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Lampard says keeping Everton up would be ‘bigger’ than his PL title wins at Chelsea

Frank Lampard says keeping Everton in the Premier League this season would be ‘bigger’ than his title wins at Chelsea.

Everton have climbed out of the relegation places after consecutive Premier League wins, but remain just one point above the drop zone ahead of Wednesday’s trip to face already-relegated Watford at Vicarage Road.

 

The Toffees can move further clear of the bottom three with a win over Roy Hodgson’s side and Lampard has opened up on the consuming nature of battling for Premier League survival.

The 43-year-old believes the stakes are higher now than during his time challenging for Premier League titles as a player.

“When you live this experience of a relegation battle it so consumes you and you so want the right thing because you understand what the stakes are,” he said at his pre-match press conference. “The stakes for this are bigger for me now than when I won the Premier League as a player because of what it means to the club.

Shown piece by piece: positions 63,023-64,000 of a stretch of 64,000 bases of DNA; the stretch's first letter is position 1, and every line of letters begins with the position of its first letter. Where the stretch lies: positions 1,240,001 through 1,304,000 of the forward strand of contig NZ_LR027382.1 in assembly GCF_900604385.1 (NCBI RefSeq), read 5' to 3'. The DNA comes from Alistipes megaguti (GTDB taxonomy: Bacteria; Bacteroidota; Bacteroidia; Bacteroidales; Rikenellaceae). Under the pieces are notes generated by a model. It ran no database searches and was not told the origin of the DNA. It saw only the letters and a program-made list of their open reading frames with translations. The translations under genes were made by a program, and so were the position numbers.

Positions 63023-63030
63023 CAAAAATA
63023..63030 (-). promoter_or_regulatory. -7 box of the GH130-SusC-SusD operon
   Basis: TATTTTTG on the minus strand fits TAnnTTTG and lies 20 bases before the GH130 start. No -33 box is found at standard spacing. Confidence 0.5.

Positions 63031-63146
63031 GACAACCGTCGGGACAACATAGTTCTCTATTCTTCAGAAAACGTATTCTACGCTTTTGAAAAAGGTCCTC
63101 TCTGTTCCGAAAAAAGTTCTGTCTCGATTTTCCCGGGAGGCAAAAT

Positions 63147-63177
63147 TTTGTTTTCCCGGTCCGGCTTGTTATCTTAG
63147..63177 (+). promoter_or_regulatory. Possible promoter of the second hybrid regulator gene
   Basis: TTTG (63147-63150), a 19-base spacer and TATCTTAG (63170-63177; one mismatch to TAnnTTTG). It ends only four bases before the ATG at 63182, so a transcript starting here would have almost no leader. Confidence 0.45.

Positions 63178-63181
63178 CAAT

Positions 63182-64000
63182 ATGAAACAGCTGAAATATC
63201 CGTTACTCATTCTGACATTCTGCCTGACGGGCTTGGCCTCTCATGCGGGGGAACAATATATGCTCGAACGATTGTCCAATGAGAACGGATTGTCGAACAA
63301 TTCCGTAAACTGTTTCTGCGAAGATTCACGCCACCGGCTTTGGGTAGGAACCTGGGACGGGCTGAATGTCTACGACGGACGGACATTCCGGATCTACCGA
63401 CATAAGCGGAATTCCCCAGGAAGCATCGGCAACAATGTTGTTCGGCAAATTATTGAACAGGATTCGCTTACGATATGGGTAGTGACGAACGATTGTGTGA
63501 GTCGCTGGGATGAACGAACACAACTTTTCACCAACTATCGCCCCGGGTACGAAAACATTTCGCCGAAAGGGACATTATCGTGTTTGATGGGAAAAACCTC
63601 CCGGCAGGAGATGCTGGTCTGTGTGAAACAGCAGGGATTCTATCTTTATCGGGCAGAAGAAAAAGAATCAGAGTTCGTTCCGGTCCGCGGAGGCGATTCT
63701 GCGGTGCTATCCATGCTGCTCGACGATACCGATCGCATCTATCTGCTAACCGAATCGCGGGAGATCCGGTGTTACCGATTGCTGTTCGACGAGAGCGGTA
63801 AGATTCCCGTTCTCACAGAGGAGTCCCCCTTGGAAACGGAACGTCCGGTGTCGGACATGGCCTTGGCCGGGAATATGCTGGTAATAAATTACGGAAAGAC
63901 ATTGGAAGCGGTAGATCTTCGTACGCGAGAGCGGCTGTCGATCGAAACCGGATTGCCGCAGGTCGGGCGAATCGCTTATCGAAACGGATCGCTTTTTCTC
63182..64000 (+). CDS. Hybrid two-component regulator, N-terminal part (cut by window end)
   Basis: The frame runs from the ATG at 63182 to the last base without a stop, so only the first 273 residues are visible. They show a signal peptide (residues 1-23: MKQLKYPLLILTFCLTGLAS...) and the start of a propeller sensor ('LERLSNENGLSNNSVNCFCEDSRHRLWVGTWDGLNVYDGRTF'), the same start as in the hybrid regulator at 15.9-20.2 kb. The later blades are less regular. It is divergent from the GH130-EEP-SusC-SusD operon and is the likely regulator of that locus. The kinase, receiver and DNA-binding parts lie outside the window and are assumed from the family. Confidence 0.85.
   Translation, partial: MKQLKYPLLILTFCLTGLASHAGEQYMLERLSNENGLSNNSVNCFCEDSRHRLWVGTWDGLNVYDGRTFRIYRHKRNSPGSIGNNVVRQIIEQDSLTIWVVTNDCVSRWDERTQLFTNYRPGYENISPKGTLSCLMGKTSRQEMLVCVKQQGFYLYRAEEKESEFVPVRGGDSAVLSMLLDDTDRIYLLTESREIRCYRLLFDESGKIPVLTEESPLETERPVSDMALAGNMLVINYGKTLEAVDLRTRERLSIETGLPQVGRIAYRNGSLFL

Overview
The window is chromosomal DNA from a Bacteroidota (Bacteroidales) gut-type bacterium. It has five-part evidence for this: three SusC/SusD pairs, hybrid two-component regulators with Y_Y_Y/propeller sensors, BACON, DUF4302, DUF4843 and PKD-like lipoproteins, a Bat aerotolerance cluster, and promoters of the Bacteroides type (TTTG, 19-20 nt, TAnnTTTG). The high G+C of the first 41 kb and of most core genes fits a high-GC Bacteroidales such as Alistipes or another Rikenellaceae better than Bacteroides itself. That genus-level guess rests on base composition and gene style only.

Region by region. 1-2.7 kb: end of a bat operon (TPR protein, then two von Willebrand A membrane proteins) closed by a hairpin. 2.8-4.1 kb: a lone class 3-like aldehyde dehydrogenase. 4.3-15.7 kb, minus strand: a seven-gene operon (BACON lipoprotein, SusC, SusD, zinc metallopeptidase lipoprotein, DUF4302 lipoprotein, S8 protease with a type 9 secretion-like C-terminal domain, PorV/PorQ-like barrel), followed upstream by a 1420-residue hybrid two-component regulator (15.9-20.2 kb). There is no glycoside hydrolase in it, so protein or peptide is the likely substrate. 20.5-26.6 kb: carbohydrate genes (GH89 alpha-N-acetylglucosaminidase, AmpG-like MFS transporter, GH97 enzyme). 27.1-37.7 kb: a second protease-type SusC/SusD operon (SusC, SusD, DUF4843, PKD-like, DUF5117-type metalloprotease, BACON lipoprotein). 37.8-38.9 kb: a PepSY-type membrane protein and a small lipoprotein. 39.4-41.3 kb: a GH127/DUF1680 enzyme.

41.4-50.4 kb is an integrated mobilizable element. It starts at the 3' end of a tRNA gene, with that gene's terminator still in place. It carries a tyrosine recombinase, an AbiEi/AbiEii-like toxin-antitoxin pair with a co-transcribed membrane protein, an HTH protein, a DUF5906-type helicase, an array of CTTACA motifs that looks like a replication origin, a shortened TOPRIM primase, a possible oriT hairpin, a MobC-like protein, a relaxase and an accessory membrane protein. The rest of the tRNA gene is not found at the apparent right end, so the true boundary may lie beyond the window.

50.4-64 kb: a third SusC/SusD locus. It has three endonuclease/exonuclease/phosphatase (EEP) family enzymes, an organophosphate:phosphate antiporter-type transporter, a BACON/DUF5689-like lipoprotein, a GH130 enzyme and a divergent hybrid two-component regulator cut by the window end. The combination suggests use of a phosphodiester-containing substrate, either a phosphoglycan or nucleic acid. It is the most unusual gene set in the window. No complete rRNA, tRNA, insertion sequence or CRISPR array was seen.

“You know the economics of it are greater as well, to a different degree, and you know what it means to the fans and the people who work here. There shouldn’t be any way, with four games to go and one point out of the relegation zone, that you think you are fine. We’ve got a big job to do still.”

Lampard discussed the challenge of taking on a struggling side following his appointment at Everton, having previously coached at Chelsea and Derby as the teams pushed towards the top of their respective divisions.

The Everton boss insists he is relishing the challenge to earn results in a different manner as the Toffees look to escape their precarious position.

“There are a lot of questions of everybody when you are in this position, and I came into it,” he said. “The players are questioned, the club is questioned, I’m questioned. It’s the cutting-edge part of the job in that position. I’m having an incredible experience – again, I am not talking like it is done, we are in it still – but I came here and people wanted to challenge me.

“At Derby we had probably 60% possession, high press, and Chelsea 60-70% possession, high press. That was the way I set up as a coach. Then in the last three games we are working at 25-30% possession, organising the team, getting a result, seeing the reaction, and that’s been an incredible challenge in a good way.”

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